Some folks have heard the term “plank road” but aren’t really familiar with what that is. (I really wasn’t, although I’d often driven on a ordinary-looking street in the Milwaukee area still called Watertown Plank Road.)
Now that I’ve read Plank Road Summer, by Hilda and Emily Demuth, I’ve gotten more interested in those mysterious bygone roads!
So here’s a simple description.
A plank road was a wooden road. The plank roads had a surface of big wooden planks (laid across heavier wooden “stringers,” that ran like the rails of a railroad). The idea was to avoid the mud and ruts of dirt roads.
Imagine a wooden boardwalk, wide enough for a wagon, stretching a hundred miles through the woods and fields.
The plank roads were sometimes called “the farmer’s railroads” as they helped farmers transport heavy wagonloads of wheat, corn, hay, and other produce to a big market or port city. Here in southern Wisconsin or northern Illinois, for instance, the plank roads went from inland towns on a beeline for port towns like Chicago, Racine, or Milwaukee.
Also, the plank roads were toll roads. Like the railroads that came later, they were privately built, and were investment schemes. A company would be created and would sell shares of its stock to investors. With the money, the route would be grubbed, graded, and ditched, and the stringers and planks laid.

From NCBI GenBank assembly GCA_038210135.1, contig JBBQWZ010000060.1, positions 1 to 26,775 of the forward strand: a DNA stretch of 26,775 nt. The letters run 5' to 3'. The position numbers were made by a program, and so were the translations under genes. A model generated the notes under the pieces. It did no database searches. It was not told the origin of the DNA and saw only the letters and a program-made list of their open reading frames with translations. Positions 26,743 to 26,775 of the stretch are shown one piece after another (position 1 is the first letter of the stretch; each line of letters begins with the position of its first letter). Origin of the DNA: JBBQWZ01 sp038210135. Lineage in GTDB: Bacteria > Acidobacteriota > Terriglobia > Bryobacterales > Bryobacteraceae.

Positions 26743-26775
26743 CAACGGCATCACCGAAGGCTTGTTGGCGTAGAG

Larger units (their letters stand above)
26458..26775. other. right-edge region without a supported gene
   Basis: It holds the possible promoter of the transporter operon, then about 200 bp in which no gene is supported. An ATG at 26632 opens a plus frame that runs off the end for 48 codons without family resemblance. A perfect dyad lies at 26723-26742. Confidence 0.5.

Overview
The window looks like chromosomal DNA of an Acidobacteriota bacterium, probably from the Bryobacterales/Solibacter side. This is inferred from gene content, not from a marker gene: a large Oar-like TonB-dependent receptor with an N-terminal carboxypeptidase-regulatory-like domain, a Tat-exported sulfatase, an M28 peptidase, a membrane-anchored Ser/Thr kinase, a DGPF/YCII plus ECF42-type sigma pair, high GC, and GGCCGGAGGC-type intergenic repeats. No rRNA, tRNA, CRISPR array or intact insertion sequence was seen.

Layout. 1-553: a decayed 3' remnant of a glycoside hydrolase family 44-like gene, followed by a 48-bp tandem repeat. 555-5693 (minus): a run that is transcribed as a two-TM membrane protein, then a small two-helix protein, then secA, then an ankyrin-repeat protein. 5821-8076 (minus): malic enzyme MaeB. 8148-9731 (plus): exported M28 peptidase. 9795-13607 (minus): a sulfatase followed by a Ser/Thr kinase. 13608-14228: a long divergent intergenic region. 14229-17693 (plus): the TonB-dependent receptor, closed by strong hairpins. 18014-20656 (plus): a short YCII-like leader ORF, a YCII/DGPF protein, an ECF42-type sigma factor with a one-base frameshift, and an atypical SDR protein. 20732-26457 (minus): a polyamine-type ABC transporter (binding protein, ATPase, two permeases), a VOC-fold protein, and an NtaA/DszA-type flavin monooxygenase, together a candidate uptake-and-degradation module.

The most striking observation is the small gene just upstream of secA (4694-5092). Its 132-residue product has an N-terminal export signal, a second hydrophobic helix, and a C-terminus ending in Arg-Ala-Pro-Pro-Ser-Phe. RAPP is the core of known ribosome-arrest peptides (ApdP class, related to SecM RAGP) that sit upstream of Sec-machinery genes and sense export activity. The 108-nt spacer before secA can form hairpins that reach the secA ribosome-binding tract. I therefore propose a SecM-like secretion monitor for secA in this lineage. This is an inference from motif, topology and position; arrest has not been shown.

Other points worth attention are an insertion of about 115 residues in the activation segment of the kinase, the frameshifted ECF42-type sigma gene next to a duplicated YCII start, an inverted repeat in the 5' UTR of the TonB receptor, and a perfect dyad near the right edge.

The idea was to make a profit. So they had toll-houses every 3 or 5 miles, and charged farmers a fee (such as “a penny a mile for each animal pulling a wagon”). The toll was collected, maybe a nickel at a time, when the farmer drove their wagon through each gate.
Some of the toll roads worked well and made money (for a while). Others didn’t do as well at making their shareholders rich. Some never even got built. And of course they cost money to keep in good repair, to hire the toll-keepers, and all that.
All in all, there were hundreds of plank roads built by private companies, mostly in the eastern half of the U.S. (and Canada).
But eventually, they were replaced by the railroads.
Today, nearly all traces have disappeared. Not much is left . . . some old maps and stock certificates in historical societies, a plank here and there that somebody saved, and some traces of toll houses. Of course, the routes are still used as rural roads, city streets, bike trails, and the like.
For those who want more detail about the roads and how they were built, here’s an article about the Watertown Plank Road.
Here’s an interesting tidbit from that:
“The one remaining step was the placing of the actual planks. They consisted of oak boards three inches wide and eight feet long. They were placed on top of the stringers and pounded down with a heavy maul until they rested on the stringer. The planks were not nailed down or fastened in any other manner. This proved a disadvantage when the road was engulfed by high water, as the planks would float away. It was done because nails or similar objects would work loose and injure horses’ hooves.”
Yikes! The planks would float away? Sounds even worse than the potholes I’ve been dodging this spring. But for the most part, the plank road was a better choice for a farmer in the 1840s or 1850s than getting a heavy wagon of wheat stuck in a giant mudhole, miles from the nearest town.